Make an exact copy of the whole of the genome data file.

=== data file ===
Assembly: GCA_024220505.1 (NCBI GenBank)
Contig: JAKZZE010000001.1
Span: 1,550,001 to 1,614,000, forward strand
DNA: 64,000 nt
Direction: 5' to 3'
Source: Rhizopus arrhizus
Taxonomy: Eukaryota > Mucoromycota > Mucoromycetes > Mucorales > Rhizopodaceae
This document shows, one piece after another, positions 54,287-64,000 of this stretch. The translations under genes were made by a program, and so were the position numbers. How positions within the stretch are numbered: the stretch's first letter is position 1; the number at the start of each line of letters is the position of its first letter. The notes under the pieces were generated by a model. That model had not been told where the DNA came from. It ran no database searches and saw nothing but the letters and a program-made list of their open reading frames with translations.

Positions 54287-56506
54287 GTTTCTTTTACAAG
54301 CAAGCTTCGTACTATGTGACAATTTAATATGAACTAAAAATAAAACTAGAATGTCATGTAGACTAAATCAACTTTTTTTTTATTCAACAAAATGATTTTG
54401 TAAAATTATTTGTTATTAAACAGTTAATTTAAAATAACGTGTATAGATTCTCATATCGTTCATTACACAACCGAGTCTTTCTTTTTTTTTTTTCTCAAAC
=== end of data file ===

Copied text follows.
Assembly: GCA_024220505.1 (NCBI GenBank)
Contig: JAKZZE010000001.1
Span: 1,550,001 to 1,614,000, forward strand
DNA: 64,000 nt
Direction: 5' to 3'
Source: Rhizopus arrhizus
Taxonomy: Eukaryota > Mucoromycota > Mucoromycetes > Mucorales > Rhizopodaceae
This document shows, one piece after another, positions 54,287-64,000 of this stretch. The translations under genes were made by a program, and so were the position numbers. How positions within the stretch are numbered: the stretch's first letter is position 1; the number at the start of each line of letters is the position of its first letter. The notes under the pieces were generated by a model. That model had not been told where the DNA came from. It ran no database searches and saw nothing but the letters and a program-made list of their open reading frames with translations.

Positions 54287-56506
54287 GTTTCTTTTACAAG
54301 CAAGCTTCGTACTATGTGACAATTTAATATGAACTAAAAATAAAACTAGAATGTCATGTAGACTAAATCAACTTTTTTTTTATTCAACAAAATGATTTTG
54401 TAAAATTATTTGTTATTAAACAGTTAATTTAAAATAACGTGTATAGATTCTCATATCGTTCATTACACAACCGAGTCTTTCTTTTTTTTTTTTCTCAAAC